SAN FRANCISCO (Dec. 28) - Sold: a fixer-upper Northern California town, for nearly $1.8 million - on Internet auction site eBay. Now tiny Bridgeville waits to see who its new owner is.
If the deal goes through as expected, 82 acres of Bridgeville will go to the unidentified buyer who put in a bid for $1,777,877 just seconds before the Internet auction closed Friday.
Joe Lapple, who owns Bridgeville along with his wife Elizabeth, said he hopes the new owner will fix up the town, which dates back to the 19th century. But the Lapples won't be hanging around to find out. They've already purchased a new home in Fortuna, about 25 miles away.
``We were just waiting to sell this town and pack up all our stuff and be gone,'' said Joe Lapple.
Bridgeville is the first town to be sold on the Web site, said eBay spokesman Kevin Pursglove. Almost 250 bids were cast during the town's month on the electronic auction block.
``I would say that's above average. That's a pretty heavy level of bidding activity,'' Pursglove said.
The town, which Elizabeth Lapple acknowledged was a fixer-upper, comes complete with a post office, a mile and a half of river bank, a cemetery and more than a dozen cabins and houses. ``Your own zip code will now be 95526,'' the eBay description reads.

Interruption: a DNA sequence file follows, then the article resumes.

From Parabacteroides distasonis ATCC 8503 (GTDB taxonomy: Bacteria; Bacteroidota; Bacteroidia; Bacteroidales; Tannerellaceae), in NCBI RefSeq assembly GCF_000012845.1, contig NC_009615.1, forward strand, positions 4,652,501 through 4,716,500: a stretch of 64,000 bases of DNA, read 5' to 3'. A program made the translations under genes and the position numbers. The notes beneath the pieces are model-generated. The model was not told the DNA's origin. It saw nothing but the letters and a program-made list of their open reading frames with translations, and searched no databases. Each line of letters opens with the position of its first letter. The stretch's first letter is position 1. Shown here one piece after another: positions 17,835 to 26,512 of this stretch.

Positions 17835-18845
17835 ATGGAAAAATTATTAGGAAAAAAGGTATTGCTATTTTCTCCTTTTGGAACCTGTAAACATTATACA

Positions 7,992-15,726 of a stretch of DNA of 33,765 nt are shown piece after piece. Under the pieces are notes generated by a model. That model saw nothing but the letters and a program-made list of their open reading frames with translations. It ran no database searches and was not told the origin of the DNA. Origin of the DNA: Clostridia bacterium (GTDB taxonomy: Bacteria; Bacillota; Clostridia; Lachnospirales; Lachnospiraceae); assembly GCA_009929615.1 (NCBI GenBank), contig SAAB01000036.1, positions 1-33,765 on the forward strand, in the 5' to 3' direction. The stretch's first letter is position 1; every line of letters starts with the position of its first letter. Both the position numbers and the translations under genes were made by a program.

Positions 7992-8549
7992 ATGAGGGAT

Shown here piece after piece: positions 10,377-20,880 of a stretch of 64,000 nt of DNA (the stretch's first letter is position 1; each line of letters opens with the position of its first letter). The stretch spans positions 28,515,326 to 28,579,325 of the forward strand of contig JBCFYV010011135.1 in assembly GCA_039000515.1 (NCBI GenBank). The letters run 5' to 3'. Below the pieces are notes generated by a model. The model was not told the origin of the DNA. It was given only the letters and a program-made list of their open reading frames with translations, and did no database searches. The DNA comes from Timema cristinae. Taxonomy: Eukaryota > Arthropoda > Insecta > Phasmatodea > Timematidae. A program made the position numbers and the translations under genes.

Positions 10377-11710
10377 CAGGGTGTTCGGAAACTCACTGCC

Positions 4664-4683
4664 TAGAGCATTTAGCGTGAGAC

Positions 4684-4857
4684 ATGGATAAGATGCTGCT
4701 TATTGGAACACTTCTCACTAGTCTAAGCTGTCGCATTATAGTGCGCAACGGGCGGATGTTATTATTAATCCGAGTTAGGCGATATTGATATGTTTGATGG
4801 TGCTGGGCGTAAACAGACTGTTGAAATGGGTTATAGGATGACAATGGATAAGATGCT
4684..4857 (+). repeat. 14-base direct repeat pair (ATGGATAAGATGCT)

About 20 people live in the area affected by the sale; whether they get to stay in the rental properties is entirely up to the new owners, said Denise Stuart, the real estate agent who placed the listing. She said about 600 people live in the surrounding areas.
Bidding went well beyond the asking price of $775,000. It started Nov. 27 at $5,000.
Bridgeville is located 260 miles north of San Francisco in rural Humboldt County. Lapple and her husband Joe have owned the town since 1985.
After conventional means of selling proved unsuccessful, the Lapples decided to try their luck on eBay. They say they put the town up for auction because they couldn't afford the estimated cost of renovating it - about $200,000.
Joe Lapple said the highest bid was more than he expected.
``A million and a half, I figured that was the right price,'' he said.
Final bids for real estate posted on eBay aren't binding.
``It's up to the seller and the high bidder to negotiate how they are going to consummate the deal'' after bidding ends, Pursglove said. ``They'll close the deal offline.''
Stuart said she's received calls from people around the world since bidding closed. Some have offered to buy the property for $2 million.
But the Lapples will stick with the eBay bidder, someone from out of the area who wanted to let the purchase ``sink in'' before coming forward publicly, Stuart said. She expects the deal to be completed within 60 days.
Although there's been interest in the property over the years, no one ever met the asking price - much less offered more than twice that price - until it was posted on eBay.